Differences between the First, Second, Third and Fourth Editions of
Transmission Electron Microscopy and Diffractometry of Materials

Brent Fultz and Jim Howe

Compared to the first edition, the second includes many re-writings to improve clarity, ranging from substantial re-structurings to subtle re-wordings. It has many improved explanations, and new content on high resolution microscopy and Z-contrast imaging. Errors in the text and figures were corrected over the course of several critical re-readings, classroom teaching, and feedback from readers across the world. The online solutions manual was updated, too.

Although the number of pages in the first and second editions are essentially the same, the conservation of pages was obtained in part by a large number of deletions and condensations of wordy explanations. The equations were typeset with less vertical clearance (owing to the use of eqnarray rather than equation in LaTeX). The net amount of content has increased by about two or three percent, but with deletions, additions and rewordings, the overall amount of changed text is probably closer to ten percent. Nevertheless, the topics and structure of the first edition remained intact.

The third edition of the book evolved similarly. Generally the text was shortened as we as we found more clever explanations, and phrasings were improved from the second edition. The method of high resolution high-angle annular dark field imaging was separated into its own chapter, which includes new content on theory and on Cs correctors for the TEM. The section on the Warren-Averbach method was deleted, but a modern discussion on Huang scattering was added. There are many other such changes throughout the text, but the overall length is only a few pages more. For the third edition, the authors were able to work more effectively with the publisher to optimize the gray scale in the halftone printing, improving the image clarity. The second printing of the second edition is still quite good as a textbook. If you have the first edition of the text, however, you really should get the third edition. The third edition is significantly better than the first edition, being more concise, accurate, up to date, and beautiful.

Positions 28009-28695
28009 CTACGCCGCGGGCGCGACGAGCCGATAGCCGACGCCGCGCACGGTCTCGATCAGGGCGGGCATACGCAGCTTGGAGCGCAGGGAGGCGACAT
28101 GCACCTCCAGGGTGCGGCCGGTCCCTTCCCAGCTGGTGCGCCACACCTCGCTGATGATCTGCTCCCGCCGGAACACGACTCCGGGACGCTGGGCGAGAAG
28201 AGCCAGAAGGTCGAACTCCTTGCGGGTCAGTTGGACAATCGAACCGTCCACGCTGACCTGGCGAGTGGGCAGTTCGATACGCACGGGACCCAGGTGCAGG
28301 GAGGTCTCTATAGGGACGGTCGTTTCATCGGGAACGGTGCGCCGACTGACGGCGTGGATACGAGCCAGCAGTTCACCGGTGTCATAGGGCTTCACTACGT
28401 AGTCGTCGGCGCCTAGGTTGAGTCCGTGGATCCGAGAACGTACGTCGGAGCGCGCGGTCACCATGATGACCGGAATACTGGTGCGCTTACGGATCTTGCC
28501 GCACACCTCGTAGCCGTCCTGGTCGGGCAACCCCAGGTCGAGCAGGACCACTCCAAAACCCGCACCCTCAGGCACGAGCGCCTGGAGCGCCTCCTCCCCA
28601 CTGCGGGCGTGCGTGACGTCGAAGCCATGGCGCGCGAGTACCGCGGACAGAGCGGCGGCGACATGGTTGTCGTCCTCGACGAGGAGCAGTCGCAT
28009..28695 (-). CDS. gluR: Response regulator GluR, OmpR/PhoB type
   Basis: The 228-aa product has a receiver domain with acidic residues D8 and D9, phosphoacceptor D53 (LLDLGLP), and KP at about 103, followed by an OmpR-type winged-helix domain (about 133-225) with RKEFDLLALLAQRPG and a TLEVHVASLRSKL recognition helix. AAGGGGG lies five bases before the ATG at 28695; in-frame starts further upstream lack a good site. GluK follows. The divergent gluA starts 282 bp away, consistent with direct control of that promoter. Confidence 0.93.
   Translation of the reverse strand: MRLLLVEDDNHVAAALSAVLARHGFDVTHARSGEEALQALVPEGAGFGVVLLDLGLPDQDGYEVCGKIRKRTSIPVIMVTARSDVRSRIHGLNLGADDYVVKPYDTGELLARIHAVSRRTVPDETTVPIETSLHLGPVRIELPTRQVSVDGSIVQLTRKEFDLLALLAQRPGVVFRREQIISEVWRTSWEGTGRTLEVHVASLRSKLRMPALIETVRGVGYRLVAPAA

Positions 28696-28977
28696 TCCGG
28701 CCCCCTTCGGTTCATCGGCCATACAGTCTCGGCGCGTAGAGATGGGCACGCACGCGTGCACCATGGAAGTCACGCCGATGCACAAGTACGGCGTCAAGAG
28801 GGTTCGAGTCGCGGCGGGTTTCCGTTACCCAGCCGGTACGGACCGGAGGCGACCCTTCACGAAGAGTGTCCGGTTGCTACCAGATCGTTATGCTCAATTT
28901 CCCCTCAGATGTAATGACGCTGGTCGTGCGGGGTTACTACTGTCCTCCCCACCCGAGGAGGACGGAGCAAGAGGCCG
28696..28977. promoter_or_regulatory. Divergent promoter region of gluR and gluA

The fourth edition has more additions than deletions and is a bit longer than the third. The new chapter 3 on neutron scattering follows the descriptions of x-ray and electron scattering of chapters 1 and 2. Descriptions of new experimental techniques on tomography and nanobeam diffraction were added. Comments from students led to subtle rewordings of many problems to remove ambituities. This edition, unlike the previous three, was not typeset by the authors, but by VTeX Book Production under a subcontract with Springer. They did a fine job with the compositing and finding small errors in cross-references, in particular. The fourth edition is the cleanest edition of the book in both appearance and in the absence of typographical errors.

Last update on December 29, 2012.